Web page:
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Working Safely Around Electricity

Industry runs on electricity. It’s safe to use when you know what you’re doing and take proper precautions. When precautions are not taken, electricity can be a killer.

How you are affected by electric shock depends on the following factors:

  • The rate the current flows through your body. This depends on how good your body conducts electricity. If you have dry hands and are standing on a non-conductive surface such as a rubber mat, you may not even feel a shock. If you are perspiring and are standing in water, you could be killed.
  • The length of time the current flows through your body. The longer the electric contact, the greater the current flow and the greater the shock.
  • The path the current takes through your body. The most dangerous path is through vital organs.

Your actions can protect your safety.

  • Read and follow instructions before handling anything electrical. If you don’t understand the instructions, get qualified help-don’t guess.
  • Plugs should only be inserted in receptacle outlets with the same slot or blade pattern, unless proper adapters are used. Don’t force or alter a plug by bending, twisting or removing blades to make it fit into a receptacle outlet.
  • Water conducts electricity. Keep wet hands from touching electrical equipment or light switches.
  • Firmly grip the plug, not the cord, when disconnecting equipment. Yanking the cord can damage the cord, plug, or receptacle outlet and result in a shock or fire.
  • Because electricity is present even when the switch is in the "off" position, unplug equipment, appliances and extension cords when not in use and before inspecting, cleaning, or fixing them.
  • Recognize signs of overloaded circuits including flickering or dimming lights, blown fuses, warm wall plates or extension cords, and tripped circuit breakers.
  • Receptacle outlets and switches should not be painted or covered with wallpaper paste.

There’s no margin for error when working with electricity. Conditions vary so much that without the facts, you may make a mistake and cause injury to yourself or fellow workers.


The above evaluations and/or recommendations are for general guidance only and should not be relied upon for legal compliance purposes. They are based solely on the information provided to us and relate only to those conditions specifically discussed. We do not make any warranty, expressed or implied, that your workplace is safe or healthful or that it complies with all laws, regulations or standards.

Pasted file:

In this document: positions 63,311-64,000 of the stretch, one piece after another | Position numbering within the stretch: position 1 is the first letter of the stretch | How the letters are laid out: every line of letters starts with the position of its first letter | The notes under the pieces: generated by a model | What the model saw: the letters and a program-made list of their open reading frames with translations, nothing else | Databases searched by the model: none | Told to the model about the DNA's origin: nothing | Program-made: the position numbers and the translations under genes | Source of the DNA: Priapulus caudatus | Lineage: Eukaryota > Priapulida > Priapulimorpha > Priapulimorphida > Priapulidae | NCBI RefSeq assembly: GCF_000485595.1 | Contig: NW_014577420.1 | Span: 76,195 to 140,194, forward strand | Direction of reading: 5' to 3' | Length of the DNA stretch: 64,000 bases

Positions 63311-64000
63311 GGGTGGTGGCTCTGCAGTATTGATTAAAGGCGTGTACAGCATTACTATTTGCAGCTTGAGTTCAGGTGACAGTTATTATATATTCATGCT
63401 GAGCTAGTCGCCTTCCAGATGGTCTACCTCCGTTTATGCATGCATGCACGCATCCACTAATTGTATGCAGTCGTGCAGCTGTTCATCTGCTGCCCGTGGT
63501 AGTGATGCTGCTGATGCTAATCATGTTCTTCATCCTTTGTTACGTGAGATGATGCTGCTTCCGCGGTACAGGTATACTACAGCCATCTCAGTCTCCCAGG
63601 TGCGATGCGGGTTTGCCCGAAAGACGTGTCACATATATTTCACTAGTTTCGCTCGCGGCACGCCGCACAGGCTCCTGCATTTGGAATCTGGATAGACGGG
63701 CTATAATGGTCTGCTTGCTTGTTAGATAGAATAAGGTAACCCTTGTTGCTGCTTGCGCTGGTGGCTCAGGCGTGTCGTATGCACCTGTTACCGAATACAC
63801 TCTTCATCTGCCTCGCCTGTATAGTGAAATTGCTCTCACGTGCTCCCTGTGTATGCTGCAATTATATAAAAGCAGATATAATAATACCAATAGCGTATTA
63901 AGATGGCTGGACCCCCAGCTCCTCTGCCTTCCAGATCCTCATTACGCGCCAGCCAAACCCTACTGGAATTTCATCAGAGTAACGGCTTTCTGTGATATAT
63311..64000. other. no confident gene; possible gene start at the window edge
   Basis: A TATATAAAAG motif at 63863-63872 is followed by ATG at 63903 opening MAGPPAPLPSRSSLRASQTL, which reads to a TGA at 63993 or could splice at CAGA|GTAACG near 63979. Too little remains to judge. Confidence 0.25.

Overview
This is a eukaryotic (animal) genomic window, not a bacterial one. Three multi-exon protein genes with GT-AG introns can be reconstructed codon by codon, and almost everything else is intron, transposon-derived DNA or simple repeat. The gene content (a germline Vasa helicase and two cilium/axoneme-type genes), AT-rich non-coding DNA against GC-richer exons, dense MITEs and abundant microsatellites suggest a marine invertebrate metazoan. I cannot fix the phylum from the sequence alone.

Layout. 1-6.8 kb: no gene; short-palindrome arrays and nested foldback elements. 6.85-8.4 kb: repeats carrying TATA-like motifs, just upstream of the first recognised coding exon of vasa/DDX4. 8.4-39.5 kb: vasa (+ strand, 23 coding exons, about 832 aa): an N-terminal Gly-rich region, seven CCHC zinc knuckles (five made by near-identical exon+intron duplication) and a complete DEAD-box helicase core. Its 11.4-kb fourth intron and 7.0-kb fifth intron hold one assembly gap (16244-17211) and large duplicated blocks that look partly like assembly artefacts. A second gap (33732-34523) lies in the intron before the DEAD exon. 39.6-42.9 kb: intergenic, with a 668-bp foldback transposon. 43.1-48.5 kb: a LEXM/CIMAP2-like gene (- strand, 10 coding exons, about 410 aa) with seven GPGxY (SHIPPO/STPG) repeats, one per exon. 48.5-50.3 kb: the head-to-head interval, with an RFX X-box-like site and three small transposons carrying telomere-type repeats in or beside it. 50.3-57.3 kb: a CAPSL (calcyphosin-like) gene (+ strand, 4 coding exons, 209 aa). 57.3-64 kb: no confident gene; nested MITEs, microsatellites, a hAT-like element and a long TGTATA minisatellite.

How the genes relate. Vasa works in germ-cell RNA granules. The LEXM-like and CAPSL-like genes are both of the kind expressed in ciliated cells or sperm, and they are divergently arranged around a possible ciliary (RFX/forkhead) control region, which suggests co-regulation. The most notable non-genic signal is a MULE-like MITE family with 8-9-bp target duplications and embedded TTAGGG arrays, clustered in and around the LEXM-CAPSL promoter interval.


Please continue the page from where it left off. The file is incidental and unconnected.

Copyright © 2000-2014 State Compensation Insurance Fund
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State Compensation Insurance Fund Logo Safety Meeting Topics (Bilingual)

Working Safely Around Electricity

Industry runs on electricity. It’s safe to use when you know what you’re doing and take proper precautions. When precautions are not taken, electricity can be a killer.

How you are affected by electric shock depends on the following factors:

Your actions can protect your safety.

There’s no margin for error when working with electricity. Conditions vary so much that without the facts, you may make a mistake and cause injury to yourself or fellow workers.


The above evaluations and/or recommendations are for general guidance only and should not be relied upon for legal compliance purposes. They are based solely on the information provided to us and relate only to those conditions specifically discussed. We do not make any warranty, expressed or implied, that your workplace is safe or healthful or that it complies with all laws, regulations or standards.

Copyright © 2000-2014 State Compensation Insurance Fund


 

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